The Dubious Importance of a Strong Finish

Buy Hold And Sell Signpost Representing Stocks StrategyLast year at the trade deadline the Mets were neither buyers nor sellers, and sat on their hands. With the team hopelessly out of contention by July 31, Sandy Alderson was asked why he was so inactive, as he had a player in Scott Hairston who should have had some interest from other clubs. Sandy mentioned that he felt the offers for Hairston, an impending free agent, were not worth pursuing as it would be more important for 2013 if the 2012 Mets finished strong. A year later, on July 31, 2013, the Mets were once again in a hopeless situation, despite all that goodwill generated by the extra two months of Scott Hairston in 2012. Just as at the 2012 deadline, the team had a player that was logical to trade in Marlon Byrd. True to form, Sandy did not pull the trigger on a deal.

The 2013 trade deadline was a strange one, with very little activity from any teams, so perhaps there was no deal to be made for Marlon. Byrd’s season has been hard to fathom, and considering his PED past he would come with serious red flags. All fair enough. But, when pressed about why no deal was executed, once again Alderson went to the strong finish defense. Since this was two years in a row that I heard this, I figured maybe it’s me, since it sounds like such complete nonsense, and he was barely challenged on the point by the press. So I looked at some numbers, and, as I did when I looked at our historically bad home/road splits, I looked at a basic metric. Wins and losses.

I started by looking at every team that was under .500 in 2012, and then looked for any team that was over .500 in 2013. One game over would do, I didn’t look for anything too dramatic. Just a clear turnaround from bad team to at least mediocre. There are four teams that had records below .500 in 2012 and were over .500 as of August 24.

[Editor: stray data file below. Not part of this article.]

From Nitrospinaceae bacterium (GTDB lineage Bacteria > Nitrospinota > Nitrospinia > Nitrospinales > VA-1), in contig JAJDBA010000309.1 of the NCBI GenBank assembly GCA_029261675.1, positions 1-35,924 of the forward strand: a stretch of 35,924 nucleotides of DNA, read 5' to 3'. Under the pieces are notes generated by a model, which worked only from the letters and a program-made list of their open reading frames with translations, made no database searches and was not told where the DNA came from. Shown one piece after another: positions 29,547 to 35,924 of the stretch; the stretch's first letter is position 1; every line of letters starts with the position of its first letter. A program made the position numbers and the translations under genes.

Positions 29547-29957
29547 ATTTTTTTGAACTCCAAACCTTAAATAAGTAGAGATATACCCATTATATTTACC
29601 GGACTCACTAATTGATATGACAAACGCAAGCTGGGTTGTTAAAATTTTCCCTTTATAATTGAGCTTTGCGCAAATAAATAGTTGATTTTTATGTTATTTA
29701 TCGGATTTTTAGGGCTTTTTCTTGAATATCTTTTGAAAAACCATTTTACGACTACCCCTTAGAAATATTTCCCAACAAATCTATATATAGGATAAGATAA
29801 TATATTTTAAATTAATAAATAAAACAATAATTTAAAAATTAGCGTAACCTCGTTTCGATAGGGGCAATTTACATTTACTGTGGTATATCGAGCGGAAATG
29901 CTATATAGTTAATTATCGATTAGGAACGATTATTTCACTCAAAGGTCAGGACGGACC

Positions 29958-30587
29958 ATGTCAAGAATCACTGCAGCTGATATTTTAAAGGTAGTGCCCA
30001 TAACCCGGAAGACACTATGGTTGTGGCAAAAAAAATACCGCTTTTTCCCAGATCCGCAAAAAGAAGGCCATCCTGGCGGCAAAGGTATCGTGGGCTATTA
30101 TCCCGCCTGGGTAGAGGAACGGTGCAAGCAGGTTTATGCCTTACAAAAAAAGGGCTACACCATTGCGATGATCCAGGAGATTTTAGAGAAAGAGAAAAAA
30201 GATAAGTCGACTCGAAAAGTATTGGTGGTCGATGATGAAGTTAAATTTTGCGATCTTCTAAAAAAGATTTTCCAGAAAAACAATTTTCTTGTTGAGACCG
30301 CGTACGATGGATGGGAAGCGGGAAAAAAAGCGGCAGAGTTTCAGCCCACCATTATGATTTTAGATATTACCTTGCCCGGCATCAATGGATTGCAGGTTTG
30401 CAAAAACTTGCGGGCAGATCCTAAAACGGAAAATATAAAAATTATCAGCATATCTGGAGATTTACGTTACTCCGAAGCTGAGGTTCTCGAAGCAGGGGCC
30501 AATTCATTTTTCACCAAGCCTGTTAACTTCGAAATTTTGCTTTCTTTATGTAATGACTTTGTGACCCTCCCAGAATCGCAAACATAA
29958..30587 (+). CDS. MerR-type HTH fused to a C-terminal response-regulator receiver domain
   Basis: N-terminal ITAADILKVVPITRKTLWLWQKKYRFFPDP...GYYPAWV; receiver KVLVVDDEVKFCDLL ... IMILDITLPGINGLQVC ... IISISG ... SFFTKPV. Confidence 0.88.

PITTSBURGH

  • 2013: 76-52, .594
  • 2012: 79-83, .488

BOSTON

  • 2013: 75-55, .577
  • 2012: 69-93, .426

CLEVELAND

  • 2013: 69-59, .539
  • 2012: 68-94, .420

KANSAS CITY

  • 2013: 64-63, .504
  • 2012: 72-90, .444

Next I looked at each team’s records from August 1st, 2012, until the end of the 2012 season to see how they finished last year.

  • Pittsburgh: 20-39,  .338
  • Boston: 16-42,  .276
  • Cleveland: 18-41,  .305
  • Kansas City: 30-30,  .500

Only one of the four managed to play better than their overall record for 2012, Kansas City; they have used their .500 play in August and September to eke out a .504 mark in 2013. On the other hand, Boston, Pittsburgh, and Cleveland are all serious playoff contenders.

Now that we looked at the numbers, there is one more set to look at, payroll numbers.

  • Pittsburgh: Payroll Up $14.9 million
  • Boston: Payroll Down $20.7 million
  • Cleveland: Payroll Up $15.2 million
  • Kansas City: Payroll Up $17.9 million

Boston remember, shed a massive amount of payroll at the deadline last year, and, yes, their a-rod-plunkedoverall numbers go down year-over-year. Despite that, they still invested heavily in the offseason in the franchise, signing free agents such as Shane Victorino, Mike Napoli, and Ryan Dempster. The other franchises all increased their payrolls dramatically. It’s important to note how all of these teams had no problem getting free agents to sign with them, despite how they finished in 2012. This was another feeble comment made by the team, how free agents could be swayed by how many games you win in August and September. Free agents are swayed by how much you are willing to pay them, anything else is talk.

There are still games to be played in 2013, and even with yesterday’s injury to Matt Harvey, reasons to watch them. It’s a great time to get further information on Zack Wheeler, Wilmer Flores, Travis d’Arnaud, and Juan Lagares, as a start. How many wins we get the rest of the way is sadly not one of the reasons to watch. Fred Wilpon is right when he says that meaningful September games is a goal. We are not having them in 2013.